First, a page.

To increase awareness of women's ongoing contributions to the mathematical sciences, the Association for Women in Mathematics (AWM) and Math for America co-sponsor an essay contest for biographies of contemporary women mathematicians and statisticians in academic, industrial, and government careers. The essays will be based primarily on an interview with a woman currently working in a mathematical sciences career. Participation is open to middle school, high school, and undergraduate students.
Submission Period. December 1 – February 1 through MathPrograms.org.
Submission Packet. A valid submission will contain the following information:
1) A biographical essay of approximately 500 – 1000 words in length, based primarily on an interview you conduct with a woman currently working in or retired from a mathematical career;
2) A short (approximately 100 words) biographical sketch of the student contestant. This biographical sketch can be written in the first person, and it should include the student's name, grade level, school, and mathematical interests;
3) Information about the student:
A) student's name;
B) address of student (or parent);
C) phone number or email address of student (or parent);
4) Information about the subject of the biography:
C) phone number and/or email address.
How to Submit
All information must be submitted using the online submission form (available December 1). Click on "Apply" and you will then be asked to create an account login. Once your login is created, please continue the submission process by answering the questions and submitting the requested documents. If you have any problems submitting your essay, please contact AWM Essay Contest Organizer, Dr. Johanna Franklin (firstname.lastname@example.org).
This essay contest is open to students in the following categories:
Grades 6 – 8
Grades 9 – 12
At least one winning submission will be chosen from each category.
Your essay should be based primarily on an interview you conduct with a woman currently working in or retired from a mathematical career.
A) The submission must be in essay form, not just a transcript of your interview.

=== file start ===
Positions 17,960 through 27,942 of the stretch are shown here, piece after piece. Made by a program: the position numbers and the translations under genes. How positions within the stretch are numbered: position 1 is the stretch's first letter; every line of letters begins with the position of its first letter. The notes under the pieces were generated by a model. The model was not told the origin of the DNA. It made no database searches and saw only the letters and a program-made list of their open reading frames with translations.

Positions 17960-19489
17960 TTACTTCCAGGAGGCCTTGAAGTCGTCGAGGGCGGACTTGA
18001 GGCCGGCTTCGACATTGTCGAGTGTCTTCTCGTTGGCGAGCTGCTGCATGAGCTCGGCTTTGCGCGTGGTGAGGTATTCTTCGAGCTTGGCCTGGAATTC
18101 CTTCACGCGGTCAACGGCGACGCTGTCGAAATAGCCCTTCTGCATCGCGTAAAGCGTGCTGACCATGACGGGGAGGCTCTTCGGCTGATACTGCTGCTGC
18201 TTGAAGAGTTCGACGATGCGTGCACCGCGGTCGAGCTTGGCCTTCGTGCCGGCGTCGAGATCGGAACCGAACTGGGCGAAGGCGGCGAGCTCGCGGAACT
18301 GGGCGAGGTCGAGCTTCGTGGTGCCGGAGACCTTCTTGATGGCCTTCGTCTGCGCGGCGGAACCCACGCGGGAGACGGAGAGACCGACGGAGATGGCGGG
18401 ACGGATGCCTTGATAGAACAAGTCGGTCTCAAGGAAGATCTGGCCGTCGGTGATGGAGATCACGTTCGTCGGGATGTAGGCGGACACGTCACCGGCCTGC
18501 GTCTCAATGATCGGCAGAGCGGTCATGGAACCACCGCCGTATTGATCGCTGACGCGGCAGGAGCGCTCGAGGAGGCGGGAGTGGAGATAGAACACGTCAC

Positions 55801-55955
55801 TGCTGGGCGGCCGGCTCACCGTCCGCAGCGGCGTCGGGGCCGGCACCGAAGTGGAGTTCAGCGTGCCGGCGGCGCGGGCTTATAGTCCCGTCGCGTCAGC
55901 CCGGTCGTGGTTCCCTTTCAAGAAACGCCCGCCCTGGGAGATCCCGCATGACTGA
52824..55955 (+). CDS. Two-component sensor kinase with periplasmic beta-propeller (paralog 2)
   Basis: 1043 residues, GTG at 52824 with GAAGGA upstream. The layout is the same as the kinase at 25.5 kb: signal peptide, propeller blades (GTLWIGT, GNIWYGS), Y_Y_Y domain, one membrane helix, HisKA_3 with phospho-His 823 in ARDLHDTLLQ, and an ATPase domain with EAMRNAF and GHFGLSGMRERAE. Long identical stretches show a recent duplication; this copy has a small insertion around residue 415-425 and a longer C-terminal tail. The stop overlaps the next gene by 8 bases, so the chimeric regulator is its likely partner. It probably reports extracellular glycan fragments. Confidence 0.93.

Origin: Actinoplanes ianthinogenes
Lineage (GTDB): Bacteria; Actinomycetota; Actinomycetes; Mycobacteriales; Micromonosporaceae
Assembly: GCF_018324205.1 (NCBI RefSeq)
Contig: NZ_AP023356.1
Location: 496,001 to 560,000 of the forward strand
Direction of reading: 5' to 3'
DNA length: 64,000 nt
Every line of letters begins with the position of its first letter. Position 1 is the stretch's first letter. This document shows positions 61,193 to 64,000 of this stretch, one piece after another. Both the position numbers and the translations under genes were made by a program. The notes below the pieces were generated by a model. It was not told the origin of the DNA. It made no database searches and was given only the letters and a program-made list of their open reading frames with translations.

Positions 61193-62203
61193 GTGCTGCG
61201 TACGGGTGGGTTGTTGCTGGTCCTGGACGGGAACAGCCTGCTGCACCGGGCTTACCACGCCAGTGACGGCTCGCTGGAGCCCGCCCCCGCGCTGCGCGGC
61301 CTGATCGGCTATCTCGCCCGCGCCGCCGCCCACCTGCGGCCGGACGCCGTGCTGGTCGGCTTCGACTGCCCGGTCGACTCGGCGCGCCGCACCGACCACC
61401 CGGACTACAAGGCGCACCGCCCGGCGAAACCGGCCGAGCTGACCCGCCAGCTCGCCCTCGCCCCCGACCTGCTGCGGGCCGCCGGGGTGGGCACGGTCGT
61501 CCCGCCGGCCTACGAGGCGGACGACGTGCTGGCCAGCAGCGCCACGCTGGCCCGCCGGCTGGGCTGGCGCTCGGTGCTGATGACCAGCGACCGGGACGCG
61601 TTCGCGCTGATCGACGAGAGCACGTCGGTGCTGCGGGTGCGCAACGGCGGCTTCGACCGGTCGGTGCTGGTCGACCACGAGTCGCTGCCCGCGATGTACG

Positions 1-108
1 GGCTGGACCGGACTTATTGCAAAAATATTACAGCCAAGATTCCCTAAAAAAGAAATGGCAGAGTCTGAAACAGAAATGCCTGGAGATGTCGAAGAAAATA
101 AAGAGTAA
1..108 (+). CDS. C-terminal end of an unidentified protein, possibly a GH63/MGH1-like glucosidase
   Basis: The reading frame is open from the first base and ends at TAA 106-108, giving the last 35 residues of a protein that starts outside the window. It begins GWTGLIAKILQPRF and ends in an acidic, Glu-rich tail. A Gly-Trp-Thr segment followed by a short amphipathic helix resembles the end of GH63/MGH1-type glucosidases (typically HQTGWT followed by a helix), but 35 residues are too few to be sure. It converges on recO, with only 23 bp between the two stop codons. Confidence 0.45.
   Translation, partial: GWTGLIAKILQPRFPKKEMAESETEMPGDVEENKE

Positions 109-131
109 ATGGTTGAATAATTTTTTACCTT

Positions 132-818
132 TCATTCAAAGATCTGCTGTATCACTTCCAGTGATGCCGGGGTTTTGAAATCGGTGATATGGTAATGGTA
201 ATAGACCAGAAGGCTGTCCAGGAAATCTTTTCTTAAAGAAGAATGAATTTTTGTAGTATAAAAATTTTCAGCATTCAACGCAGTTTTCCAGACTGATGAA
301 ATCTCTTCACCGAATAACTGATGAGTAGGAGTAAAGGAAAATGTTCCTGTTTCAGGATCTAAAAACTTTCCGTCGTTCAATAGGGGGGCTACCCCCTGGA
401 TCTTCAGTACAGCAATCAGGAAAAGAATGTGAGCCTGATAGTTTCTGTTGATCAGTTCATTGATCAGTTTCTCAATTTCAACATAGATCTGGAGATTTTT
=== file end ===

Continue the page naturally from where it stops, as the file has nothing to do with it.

B) The essay should be approximately 500 to 1000 words in length.
C) Essays will be judged by a panel of mathematicians on content, grammar, and presentation.
You may interview and write about any woman currently working in a mathematical sciences career. Here are some suggestions for finding possible women to interview:
A) To find out about mathematical careers, you can look at the resources at the Bureau of Labor Statistics website, the SIAM website, or the ASA website. Try contacting a woman in one of these industries!
B) To find mathematicians from underrepresented minorities, you may want to try the website for the National Association of Mathematicians (NAM), the National Society of Black Engineers (NSBE), the Society for Advancement of Chicanos and Native Americans in Science (SACNAS), Lathisms, or Mathematically Gifted & Black (MGB).
C) Look for mathematicians who are active on social media.
D) Math teachers.
E) Professors in mathematics at a local college or university (you can try looking up the school's website and looking for the mathematics department; many departments list their faculty and their email addresses).
F) Consider other mathematical departments at colleges and universities, such as applied mathematics, computer science, statistics, physics, engineering, finance, etc.
If you would like to be put in contact with someone who has agreed to be interviewed for this contest, please contact AWM Essay Contest Interviewee Coordinator Dr. Joanna Bieri (email@example.com). Please note that interviewee contacts will only be given out for requests received by January 10 each year.
Suggested Interview Questions
The following questions are suggestions for what ask your interviewee about during the interview:
A) What motivated your interviewee to pursue a career in the mathematical sciences?
B) What is your interviewee's educational, family and cultural background?
C) What kind of work does she do?
D) Does she have any advice to students who are interested in pursuing a career in the mathematical sciences?
E) What are your interviewee's hobbies?
These questions are just starting points! Use them as a guide, but ask other questions based on your interests or what you know about your interviewee's interests and experiences, too. You should also follow up with more questions based on your interviewee's responses to make this more of a conversation. Speaking in person, over the phone, or in a videoconference instead of e-mailing will make it easier for you two to respond to each other.
All submissions become the property of the Association for Women in Mathematics.